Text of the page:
• WordNet 3.6
    • v spice make more interesting or flavorful "Spice up the evening by inviting a belly dancer"
    • v spice add herbs or spices to
    • n spice the property of being seasoned with spice and so highly flavored
    • n spice any of a variety of pungent aromatic vegetable substances used for flavoring food
    • n spice aromatic substances of vegetable origin used as a preservative
    • ***
Webster's Revised Unabridged Dictionary
  • Interesting fact: Black pepper is the most popular spice in the world
    • Spice A vegetable production of many kinds, fragrant or aromatic and pungent to the taste, as pepper, cinnamon, nutmeg, mace, allspice, ginger, cloves, etc., which are used in cookery and to flavor sauces, pickles, etc. "Hast thou aught in thy purse [bag] any hot spices ?"
    • Spice Figuratively, that which enriches or alters the quality of a thing in a small degree, as spice alters the taste of food; that which gives zest or pungency; a slight flavoring; a relish; hence, a small quantity or admixture; a sprinkling; as, a spice of mischief. "So much of the will, with a spice of the willful."
    • Spice Species; kind. "The spices of penance ben three.""Abstain you from all evil spice .""Justice, although it be but one entire virtue, yet is described in two kinds of spices . The one is named justice distributive, the other is called commutative."
    • Spice To fill or impregnate with the odor of spices. "In the spiced Indian air, by night."
    • Spice To render nice or dainty; hence, to render scrupulous. "A spiced conscience."
    • Spice To season with spice, or as with spice; to mix aromatic or pungent substances with; to flavor; to season; as, to spice wine; to spice one's words with wit. "She 'll receive thee, but will spice thy bread
      With flowery poisons."
    • ***
Century Dictionary and Cyclopedia
  • Interesting fact: A drink used to be made by the Aztecs for the gods which had the ingredients of ground cocoa mixed in with spices and corn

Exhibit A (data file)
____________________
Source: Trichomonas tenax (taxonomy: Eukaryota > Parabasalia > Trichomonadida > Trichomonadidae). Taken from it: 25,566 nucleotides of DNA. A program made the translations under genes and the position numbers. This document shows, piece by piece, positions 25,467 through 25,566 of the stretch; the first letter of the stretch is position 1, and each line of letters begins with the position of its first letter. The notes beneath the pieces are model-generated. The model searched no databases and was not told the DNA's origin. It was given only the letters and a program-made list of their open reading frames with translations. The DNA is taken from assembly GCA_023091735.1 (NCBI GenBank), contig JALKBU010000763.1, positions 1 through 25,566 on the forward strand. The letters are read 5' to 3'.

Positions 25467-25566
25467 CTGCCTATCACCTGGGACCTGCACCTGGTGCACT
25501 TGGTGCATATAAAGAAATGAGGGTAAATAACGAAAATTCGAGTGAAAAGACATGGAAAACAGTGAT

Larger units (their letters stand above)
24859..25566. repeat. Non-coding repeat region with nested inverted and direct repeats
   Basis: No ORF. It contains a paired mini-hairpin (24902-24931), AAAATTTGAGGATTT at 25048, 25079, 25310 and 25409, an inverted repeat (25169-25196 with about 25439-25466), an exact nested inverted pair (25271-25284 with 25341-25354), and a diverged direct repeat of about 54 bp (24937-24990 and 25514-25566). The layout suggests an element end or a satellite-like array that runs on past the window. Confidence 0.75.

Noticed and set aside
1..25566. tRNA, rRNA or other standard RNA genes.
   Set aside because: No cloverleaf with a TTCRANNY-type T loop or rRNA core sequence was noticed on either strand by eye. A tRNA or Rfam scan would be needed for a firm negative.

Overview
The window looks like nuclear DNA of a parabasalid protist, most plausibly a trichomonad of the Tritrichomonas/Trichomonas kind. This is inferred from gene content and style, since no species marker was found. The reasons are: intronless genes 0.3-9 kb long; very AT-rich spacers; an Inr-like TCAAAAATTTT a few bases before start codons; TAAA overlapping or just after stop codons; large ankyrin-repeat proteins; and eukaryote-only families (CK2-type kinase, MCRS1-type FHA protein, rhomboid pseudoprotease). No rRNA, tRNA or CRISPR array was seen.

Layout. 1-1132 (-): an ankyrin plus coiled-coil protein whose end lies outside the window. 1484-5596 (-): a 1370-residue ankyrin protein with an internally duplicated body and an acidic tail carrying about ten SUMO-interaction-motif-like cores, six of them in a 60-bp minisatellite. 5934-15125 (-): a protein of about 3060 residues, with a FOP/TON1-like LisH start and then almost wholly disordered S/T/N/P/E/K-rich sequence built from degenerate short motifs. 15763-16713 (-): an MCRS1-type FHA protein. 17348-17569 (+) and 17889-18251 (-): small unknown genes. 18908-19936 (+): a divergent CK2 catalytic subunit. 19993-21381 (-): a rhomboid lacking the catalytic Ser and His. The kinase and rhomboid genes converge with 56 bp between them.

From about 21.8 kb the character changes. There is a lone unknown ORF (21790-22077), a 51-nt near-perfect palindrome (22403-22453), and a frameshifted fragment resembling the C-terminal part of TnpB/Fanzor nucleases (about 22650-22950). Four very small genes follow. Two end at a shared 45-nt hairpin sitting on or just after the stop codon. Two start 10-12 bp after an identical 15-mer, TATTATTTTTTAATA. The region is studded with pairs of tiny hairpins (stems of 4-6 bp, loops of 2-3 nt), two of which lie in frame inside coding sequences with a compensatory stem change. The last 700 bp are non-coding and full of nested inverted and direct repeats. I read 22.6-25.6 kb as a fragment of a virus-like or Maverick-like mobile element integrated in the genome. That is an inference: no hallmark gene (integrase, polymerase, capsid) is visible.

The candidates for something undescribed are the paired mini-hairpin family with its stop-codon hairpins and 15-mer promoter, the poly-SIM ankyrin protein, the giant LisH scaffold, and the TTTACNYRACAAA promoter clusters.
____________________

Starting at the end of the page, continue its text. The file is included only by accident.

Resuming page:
• n spice Kind; sort; variety; species.
    • n spice Kind of thing; anything of the kind or class before indicated; such sort: used demonstratively or indefinitely.
    • n spice An exemplification of the kind of thing mentioned; specimen; sample; instance; piece.
    • n spice A characteristic touch or taste; a modicum, smack, or flavoring, as of something piquant or exciting to the mind: as, a spice of roguery or of adventure.
    • n spice A substance aromatic or pungent to the taste, or to both taste and smell; a drug; a savory or piquant condiment or eatable; a relish. The word in this sense formerly had a much wider range than at present (def, 6); it is still used in northern England as including sweetmeats, gingerbread, cake, and any kind of dried fruit.
    • n spice Now, specifically One of a class of aromatic vegetable condiments used for the seasoning of food, commonly in a pulverized state, as pepper, allspice, nutmeg, ginger, cinnamon, and cloves; collectively, such substances as a class: as, the trade in spices or spice.
    • n spice A piquant odor or odorous substance, especially of vegetable origin; a spicy smell.
    • n spice Figuratively, a piquant concomitant; an engaging accompaniment or incident; an attractive or enjoyable variation.
    • n spice Synonyms Relish, savor, dash.
    • spice To prepare with a condiment or seasoning, especially of something aromatic or piquant; season or temper with a spice or spices: as, highly spiced food; to spice wine.
    • spice To vary or diversify, as speech, with words or matter of a different kind or tenor; interlard; make spicy, piquant, or entertaining; as, to spice one's talk with oaths, quips, or scandal; to spice a sermon with anecdotes.
    • n spice A small stick.
    • ***
Chambers's Twentieth Century Dictionary
  • Interesting fact: The most expensive spice in the world is saffron
    • n Spice spīs an aromatic and pungent vegetable substance used as a condiment and for seasoning food—pepper, cayenne pepper, pimento, nutmeg, mace, vanilla, ginger, cinnamon, cassia, &c.: a characteristic touch or taste, smack, flavour: anything that adds piquancy or interest: an aromatic odour
    • v.t Spice to season with spice: to tincture, vary, or diversify
    • ***


  • George Leonard
    George Leonard
    “Competition is the spice of sports; but if you make spice the whole meal you'll be sick.”
  • Walter Benjamin